After a brief orientation establishing the rules of the temple (exchanging bows with tourists outside was strangely gratifying, and we gleefully disregarded the rule about keeping conversation to a minimum to get to know our new Korean friends), I was reacquainted with the giant statue of Buddha that had made such a powerful impression on my last visit.  As a temple stay participant, there is a feeling of awe and delicacy at occupying such a privileged position, even temporarily; as a representative of Dwanghasa, tourists regard you with a certain level of admiration. Returning to the main hall, we gathered around a massive table on the floor to make paper lanterns. Before my visit, I was a bit dismissive about doing anything arts and craftsy, but it turned out to be refreshingly meditative and therapeutic (at a Buddhist temple…who woulda thunk it?) While we were absorbed in delicately twisting the bits of translucent paper to make our lanterns, MJ and I were embraced with enthusiasm by one of the monks as he wrapped us in a huge bear hug. “I love you!” he beamed. Despite coming from a (relative) stranger, the statement felt totally sincere. As he started rubbing Michael’s shaved head and nodding approvingly (“Monk haircut!”), I burst out laughing. The atmosphere of contentedness was contagious.

Over the course of our 30 hour adventure (arrived on Friday afternoon and left Saturday afternoon), we had the opportunity to listen to three lectures on Korean Buddhism. At first, when one of the monks was gesturing effusively, giddily drawing on a whiteboard and speaking rapidly in Korean, a sense of unfairness and disappointment began to fester. This looks so fascinating and badass! I don’t want to miss out on an enlightening experience because of something as trivial as a language barrier. As the gulf of miscommunication began to widen along with a surge of frustration, one of the younger Korean men who spoke English turned sideways: “The monk is saying that through respect and generosity we can fight the cycle of negativity,” he whispered, turning his fingers over in his hands to emphasize the concept. Shocked by his kindness in translating for me as well as the simple profundity of the idea, I nodded silently, urging him to continue. “The best way to be generous and respect others is to put yourself aside. He talks about the importance of humility.” Throughout the next day and a half, Chan translated nearly everything, from distilling the Monk’s lectures on Buddhism to detailing the rules of propriety at a traditional Korean tea ceremony.  Even with the occasional linguistic snags of translating dense spiritual ideas into a foreign language, the lectures on Korean Buddhism were fascinating. Below are some of the more inspiring, profound or interesting snippets that I took away from the experience. If my understanding of any of this comes across as overly simplistic or reductive, well, tough shit. You can cram your theological understanding up whatever orifice people cram things of that nature. (Nah, just kidding. Feel free to correct me, I love learning about this stuff!)

-Although it isn’t practical for everyone to live a monastic life, He Moon Sunim advised us to “become a monk!” Not literally, but as a metaphor for decreasing the arbitrary value we impose on money, housing and clothing. The importance lies in giving up the aspiration for material based desires and focusing on the acquisition of spiritual and introspective knowledge.

-Learn to love yourself! Value yourself and keep continuing to contribute to the value, but tread carefully because overemphasis is another vehicle for suffering.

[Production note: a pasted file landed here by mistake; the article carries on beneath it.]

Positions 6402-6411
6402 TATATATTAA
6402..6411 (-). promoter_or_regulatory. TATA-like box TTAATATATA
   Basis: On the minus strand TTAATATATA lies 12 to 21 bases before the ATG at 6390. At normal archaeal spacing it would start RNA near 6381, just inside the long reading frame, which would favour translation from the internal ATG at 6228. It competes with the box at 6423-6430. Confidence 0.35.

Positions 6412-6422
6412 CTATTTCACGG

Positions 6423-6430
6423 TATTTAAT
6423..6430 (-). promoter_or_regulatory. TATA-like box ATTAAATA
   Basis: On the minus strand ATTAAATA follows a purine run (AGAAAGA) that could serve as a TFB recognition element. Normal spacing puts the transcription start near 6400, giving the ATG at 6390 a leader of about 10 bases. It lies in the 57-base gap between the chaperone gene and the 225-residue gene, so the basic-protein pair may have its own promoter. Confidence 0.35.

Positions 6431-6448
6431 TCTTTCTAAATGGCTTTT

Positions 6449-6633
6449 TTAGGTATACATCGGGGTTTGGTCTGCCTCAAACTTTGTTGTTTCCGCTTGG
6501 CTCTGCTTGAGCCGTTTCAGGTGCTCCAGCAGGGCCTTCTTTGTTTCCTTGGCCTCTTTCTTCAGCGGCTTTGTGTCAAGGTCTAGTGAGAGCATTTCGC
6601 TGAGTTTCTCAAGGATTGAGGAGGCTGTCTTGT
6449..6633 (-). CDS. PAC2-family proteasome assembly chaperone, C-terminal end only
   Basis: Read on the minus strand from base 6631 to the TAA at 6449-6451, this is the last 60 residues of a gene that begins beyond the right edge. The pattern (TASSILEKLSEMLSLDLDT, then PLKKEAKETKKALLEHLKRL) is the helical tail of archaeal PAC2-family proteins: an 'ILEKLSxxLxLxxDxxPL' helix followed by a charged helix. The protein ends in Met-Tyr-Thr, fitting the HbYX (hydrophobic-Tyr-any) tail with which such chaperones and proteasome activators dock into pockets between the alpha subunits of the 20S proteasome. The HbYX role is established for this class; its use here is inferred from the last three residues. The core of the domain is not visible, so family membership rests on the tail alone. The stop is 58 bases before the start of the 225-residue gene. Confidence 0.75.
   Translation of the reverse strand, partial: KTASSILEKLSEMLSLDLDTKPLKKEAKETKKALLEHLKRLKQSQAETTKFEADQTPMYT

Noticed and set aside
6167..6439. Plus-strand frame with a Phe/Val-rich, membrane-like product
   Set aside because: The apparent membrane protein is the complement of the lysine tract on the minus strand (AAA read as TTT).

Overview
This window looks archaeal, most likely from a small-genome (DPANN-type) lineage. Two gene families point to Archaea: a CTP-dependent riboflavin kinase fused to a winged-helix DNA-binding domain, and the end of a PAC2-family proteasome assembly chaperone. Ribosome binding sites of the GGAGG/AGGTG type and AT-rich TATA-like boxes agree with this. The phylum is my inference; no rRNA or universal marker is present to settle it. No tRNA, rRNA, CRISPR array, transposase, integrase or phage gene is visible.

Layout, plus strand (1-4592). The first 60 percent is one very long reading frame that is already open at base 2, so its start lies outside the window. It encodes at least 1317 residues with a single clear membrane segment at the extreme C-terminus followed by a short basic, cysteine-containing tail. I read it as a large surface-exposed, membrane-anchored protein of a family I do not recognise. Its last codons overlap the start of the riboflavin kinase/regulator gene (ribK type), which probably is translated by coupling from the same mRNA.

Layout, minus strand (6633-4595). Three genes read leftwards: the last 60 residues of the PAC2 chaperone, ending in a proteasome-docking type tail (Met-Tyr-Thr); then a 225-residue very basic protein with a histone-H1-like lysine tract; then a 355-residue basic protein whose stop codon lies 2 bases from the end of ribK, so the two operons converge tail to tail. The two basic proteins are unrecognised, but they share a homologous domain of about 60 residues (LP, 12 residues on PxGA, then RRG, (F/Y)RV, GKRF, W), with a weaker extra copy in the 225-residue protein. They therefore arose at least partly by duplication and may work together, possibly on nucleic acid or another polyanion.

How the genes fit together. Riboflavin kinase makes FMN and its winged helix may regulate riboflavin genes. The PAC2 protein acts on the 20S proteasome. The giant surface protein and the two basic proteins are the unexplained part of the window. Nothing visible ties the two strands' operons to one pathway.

-Happiness was explained in mathematical terms: Happiness= achievement/desire. Desire can never truly be satiated, and is a series of constantly shifting goalposts. If you remove the obsession with desire from the equation, you can be infinitely happy. Buddhism is focused on minimizing desire.

-Hedonism to escape life is temporal; the true avenue to happiness and healing is love (both of yourself and others).

Sorry for the schmaltzy spiritual harmonizing! I can’t help myself and this was a fun way to process all the information I was bombarded with over the weekend. As Michael and I left on Sunday afternoon, after He Moon Sunim insisted we take pictures in traditional Buddhist robes (see below) and entrusted us with parting gifts of incense and an aromatherapy necklace, we wandered around the temple as tourists, snapping photographs and blending into the fabric of other people. Sunny had invited us to come the following Sunday and give English lessons to Do Min Sunim, another one of the monks at Dwanghasa. In return, Do Min Sunim would instruct us in Buddhist meditation; pretty awesome exchange, right? I won’t belabor our return visit in excruciating detail (this post is long enough as it is), but I will emphasize how fascinated I was by Do Min Sunim’s modesty and subtle self-depprecation about his lack of English skills. Sitting before us with perfect posture, serenely poised in a way that showed immense strength and discipline, he looked almost apologetic and bashful as he worked through our lesson. The insecurity of an uncertain student was seeping through the cracks of his exterior of reserve and conviction. Admittedly language is a tricky beast to conquer, but the disconnect was humbling; a testament to one of my favorite quotes from American poetry. I’ll just leave this here…

“Do I contradict myself? Very well, then I contradict myself, I am large, I contain multitudes.”

-Walt Whitman, A Song of Myself


1 thought on “My Temple Stay: How I Learned to Stop Worrying and Love the Buddha

  1. tantalizingly elusive on details, m’boy, so I look forward to more/more/more in later conversations, hope not too long away. yes, we all contain multitudes, true, and most encouraging for those of us with ambitions never to be fully achieved — is that desire? I think not. Much love flying your way. h